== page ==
Again, context makes all the difference. When we hear “hymns” we probably think of songs from the 18th and 19th centuries that have come to be regarded as “traditional” and were, in the 18th, 19th, and 20th centuries added to Reformed songbooks. Of course, the Reformed originally translated the Psalms in the languages of the people and sang principally Psalms and other parts of God’s Word (e.g., Lord’s Prayer, the Decalogue, the Nunc Dimittis, and Beza compiled “canticles” from the New Testament for use in Geneva, though it is not clear that it was ever used) for use in public worship. Most of the Reformed churches sang only God’s Word for 200 years.

Those are the songs that God gave to his people. They were given by inspiration of the Holy Spirit and preserved for us as the canon (rule) and the holy, infallible, and inerrant Word of God. Songs written by uninspired writers, however much we find them personally inspiring, are not God’s Word. They are a part of God’s general providence but so are songs by the Rolling Stones. Non-canonical hymns have no intrinsic authority and relatively little as compared to God’s Word. Further, we know that God’s people sang the psalms in the early church: “When you come together, each one has a psalm (ψαλμὸν)….” This noun is frequently translated into English with “hymn.” That choice, of course, leads most readers/hearers to think of “How Great Thou Art” more than Psalm 23.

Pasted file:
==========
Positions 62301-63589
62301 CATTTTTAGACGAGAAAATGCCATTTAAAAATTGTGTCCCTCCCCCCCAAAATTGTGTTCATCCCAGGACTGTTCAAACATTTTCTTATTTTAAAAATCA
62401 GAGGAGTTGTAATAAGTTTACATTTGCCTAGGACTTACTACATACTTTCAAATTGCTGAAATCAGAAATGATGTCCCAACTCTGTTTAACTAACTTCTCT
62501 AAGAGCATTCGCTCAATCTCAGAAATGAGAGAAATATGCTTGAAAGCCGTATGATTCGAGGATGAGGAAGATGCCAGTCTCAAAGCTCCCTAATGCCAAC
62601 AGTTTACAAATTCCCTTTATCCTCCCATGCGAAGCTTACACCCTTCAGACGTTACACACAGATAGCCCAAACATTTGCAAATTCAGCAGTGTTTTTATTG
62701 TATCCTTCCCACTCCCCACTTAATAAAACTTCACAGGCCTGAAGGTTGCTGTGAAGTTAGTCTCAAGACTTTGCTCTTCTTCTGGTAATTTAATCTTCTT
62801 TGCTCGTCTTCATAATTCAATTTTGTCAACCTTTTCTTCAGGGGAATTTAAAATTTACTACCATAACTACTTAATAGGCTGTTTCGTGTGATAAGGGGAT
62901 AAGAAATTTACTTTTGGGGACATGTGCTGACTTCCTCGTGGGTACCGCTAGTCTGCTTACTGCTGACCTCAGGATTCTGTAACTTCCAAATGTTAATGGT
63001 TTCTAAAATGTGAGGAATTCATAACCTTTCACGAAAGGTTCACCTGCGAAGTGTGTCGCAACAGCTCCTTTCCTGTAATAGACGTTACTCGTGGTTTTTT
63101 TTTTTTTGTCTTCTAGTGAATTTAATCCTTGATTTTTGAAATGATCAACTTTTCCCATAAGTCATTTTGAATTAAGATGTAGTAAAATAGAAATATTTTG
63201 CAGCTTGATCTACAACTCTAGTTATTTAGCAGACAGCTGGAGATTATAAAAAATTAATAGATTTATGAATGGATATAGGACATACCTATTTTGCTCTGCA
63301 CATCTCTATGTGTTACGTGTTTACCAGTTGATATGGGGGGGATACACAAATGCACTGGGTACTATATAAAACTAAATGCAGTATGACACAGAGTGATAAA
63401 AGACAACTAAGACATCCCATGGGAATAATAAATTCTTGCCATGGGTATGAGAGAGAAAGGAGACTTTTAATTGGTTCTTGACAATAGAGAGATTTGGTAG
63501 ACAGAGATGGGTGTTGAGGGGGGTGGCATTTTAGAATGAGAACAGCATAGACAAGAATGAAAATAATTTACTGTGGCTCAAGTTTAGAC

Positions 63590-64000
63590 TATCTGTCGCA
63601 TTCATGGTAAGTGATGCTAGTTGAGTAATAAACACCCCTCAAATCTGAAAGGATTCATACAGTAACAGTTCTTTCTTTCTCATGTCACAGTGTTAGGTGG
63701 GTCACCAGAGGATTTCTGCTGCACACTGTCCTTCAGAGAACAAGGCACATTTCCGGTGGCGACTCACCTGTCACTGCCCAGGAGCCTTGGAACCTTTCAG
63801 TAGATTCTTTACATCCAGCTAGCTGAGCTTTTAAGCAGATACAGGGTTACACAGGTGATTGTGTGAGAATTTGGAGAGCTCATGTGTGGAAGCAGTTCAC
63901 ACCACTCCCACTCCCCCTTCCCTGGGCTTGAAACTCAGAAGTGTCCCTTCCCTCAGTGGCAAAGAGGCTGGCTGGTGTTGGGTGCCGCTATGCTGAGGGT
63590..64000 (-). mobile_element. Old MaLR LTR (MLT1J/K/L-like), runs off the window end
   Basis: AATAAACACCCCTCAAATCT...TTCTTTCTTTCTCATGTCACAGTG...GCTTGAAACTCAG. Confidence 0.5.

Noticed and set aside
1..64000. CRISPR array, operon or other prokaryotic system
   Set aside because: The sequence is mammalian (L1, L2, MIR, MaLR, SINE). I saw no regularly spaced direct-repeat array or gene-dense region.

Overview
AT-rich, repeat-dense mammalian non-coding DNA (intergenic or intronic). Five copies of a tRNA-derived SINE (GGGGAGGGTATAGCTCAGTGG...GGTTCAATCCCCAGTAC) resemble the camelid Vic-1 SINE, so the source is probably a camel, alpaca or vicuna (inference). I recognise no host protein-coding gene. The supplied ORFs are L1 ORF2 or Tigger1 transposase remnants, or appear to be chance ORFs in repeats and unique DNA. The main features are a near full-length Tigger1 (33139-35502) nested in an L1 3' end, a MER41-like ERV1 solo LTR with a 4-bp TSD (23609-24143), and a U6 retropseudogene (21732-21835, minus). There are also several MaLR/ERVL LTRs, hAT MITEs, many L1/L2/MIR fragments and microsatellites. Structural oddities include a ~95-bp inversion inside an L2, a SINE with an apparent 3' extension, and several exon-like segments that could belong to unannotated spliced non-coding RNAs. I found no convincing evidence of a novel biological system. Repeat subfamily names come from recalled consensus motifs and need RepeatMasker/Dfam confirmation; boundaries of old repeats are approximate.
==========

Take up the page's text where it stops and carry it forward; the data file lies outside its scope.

With this background we should perhaps think differently when we read Paul quoting or alluding to 2 Sam 22:50 (a song of David) or Psalm 18:49: ” Therefore I will praise you among the Gentiles, and sing (ψαλῶ) to your name.” When David sang about singing, he was singing a psalm. When Paul quoted David, he was quoting  a psalm. Given that original setting we should read that language as it was originally intended. In this light perhaps we should reconsider how we understand 1 Corinthians 14:15, “I will sing (ψαλῶ) with [s]pirit and I will sing with the mind.” When he wrote “sing” we should not assume a priori that he must have been thinking of new songs. Certainly we have no warrant to think that he was implying the use of uninspired songs. When Paul says “singing” (ψάλλοντες) in Ephesians 5:19, since it is used in the context of the categories taken from the Greek translation of the Hebrew Scriptures (LXX) from the Psalter (see above) we should think of this participle in that context.